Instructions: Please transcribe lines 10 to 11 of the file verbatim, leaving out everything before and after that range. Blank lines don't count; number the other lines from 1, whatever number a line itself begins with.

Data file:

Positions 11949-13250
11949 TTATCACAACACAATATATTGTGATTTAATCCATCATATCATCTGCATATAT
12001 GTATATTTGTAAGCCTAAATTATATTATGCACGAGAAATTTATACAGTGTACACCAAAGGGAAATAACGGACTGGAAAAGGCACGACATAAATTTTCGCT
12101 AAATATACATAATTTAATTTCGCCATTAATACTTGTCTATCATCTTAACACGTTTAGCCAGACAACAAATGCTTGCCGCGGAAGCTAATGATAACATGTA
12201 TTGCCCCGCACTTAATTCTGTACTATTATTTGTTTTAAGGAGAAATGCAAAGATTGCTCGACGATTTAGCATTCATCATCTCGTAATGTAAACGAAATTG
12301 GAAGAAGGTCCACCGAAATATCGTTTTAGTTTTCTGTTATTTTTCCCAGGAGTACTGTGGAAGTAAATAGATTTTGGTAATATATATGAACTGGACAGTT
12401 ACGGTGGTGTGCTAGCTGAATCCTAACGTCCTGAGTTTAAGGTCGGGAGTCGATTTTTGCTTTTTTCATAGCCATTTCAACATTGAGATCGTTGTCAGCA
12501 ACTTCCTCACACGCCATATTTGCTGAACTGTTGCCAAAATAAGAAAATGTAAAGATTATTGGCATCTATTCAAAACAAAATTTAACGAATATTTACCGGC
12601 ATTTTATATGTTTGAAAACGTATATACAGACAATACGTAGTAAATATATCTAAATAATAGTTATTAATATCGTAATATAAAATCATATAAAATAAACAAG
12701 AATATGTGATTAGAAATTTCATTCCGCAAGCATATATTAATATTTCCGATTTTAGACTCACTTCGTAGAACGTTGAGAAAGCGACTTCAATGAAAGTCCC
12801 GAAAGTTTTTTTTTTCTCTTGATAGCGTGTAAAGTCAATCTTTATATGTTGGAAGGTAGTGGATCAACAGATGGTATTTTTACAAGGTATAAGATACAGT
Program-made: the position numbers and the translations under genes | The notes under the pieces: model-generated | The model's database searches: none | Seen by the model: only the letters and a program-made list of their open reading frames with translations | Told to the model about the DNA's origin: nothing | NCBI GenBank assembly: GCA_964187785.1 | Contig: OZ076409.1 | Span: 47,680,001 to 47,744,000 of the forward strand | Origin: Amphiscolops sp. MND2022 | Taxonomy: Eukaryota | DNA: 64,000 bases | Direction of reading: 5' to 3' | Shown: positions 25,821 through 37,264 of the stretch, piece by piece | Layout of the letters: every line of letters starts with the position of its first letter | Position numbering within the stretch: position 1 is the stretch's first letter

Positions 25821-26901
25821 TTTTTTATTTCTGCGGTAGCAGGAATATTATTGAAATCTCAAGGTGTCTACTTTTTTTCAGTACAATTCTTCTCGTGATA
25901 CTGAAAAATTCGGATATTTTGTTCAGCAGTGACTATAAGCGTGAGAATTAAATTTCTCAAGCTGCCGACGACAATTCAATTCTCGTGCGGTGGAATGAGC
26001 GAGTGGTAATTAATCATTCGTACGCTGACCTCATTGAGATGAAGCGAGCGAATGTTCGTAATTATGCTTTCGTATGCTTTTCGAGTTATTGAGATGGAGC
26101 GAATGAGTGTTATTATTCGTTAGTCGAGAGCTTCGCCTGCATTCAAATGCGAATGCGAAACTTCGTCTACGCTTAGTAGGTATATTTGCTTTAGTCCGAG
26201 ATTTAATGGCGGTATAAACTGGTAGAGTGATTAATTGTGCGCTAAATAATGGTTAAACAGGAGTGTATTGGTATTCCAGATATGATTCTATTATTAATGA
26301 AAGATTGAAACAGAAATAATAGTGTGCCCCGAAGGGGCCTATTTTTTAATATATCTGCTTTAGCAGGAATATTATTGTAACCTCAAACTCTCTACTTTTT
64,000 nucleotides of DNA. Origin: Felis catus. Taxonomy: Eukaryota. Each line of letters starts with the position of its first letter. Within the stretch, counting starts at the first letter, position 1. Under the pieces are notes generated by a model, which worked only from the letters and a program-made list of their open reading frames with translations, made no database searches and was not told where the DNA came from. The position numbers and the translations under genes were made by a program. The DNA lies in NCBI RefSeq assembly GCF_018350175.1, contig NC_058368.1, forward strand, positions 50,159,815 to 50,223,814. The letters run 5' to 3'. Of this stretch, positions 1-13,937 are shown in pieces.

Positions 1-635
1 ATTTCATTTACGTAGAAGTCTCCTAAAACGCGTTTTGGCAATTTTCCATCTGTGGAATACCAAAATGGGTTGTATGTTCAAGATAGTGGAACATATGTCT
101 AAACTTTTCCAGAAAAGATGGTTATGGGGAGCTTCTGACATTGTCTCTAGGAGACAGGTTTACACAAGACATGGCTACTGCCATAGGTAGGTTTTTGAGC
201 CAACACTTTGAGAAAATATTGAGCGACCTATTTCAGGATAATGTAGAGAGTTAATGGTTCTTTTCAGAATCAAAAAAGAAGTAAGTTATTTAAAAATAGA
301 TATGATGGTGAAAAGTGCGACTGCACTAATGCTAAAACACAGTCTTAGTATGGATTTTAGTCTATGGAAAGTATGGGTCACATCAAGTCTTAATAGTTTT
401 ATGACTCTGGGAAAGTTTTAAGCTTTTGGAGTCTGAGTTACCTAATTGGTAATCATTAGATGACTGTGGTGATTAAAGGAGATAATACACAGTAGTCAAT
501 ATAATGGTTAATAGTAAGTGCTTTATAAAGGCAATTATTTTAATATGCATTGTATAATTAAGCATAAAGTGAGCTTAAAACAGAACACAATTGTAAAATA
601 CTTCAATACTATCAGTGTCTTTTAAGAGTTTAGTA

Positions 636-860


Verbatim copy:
12701 AATATGTGATTAGAAATTTCATTCCGCAAGCATATATTAATATTTCCGATTTTAGACTCACTTCGTAGAACGTTGAGAAAGCGACTTCAATGAAAGTCCC
12801 GAAAGTTTTTTTTTTCTCTTGATAGCGTGTAAAGTCAATCTTTATATGTTGGAAGGTAGTGGATCAACAGATGGTATTTTTACAAGGTATAAGATACAGT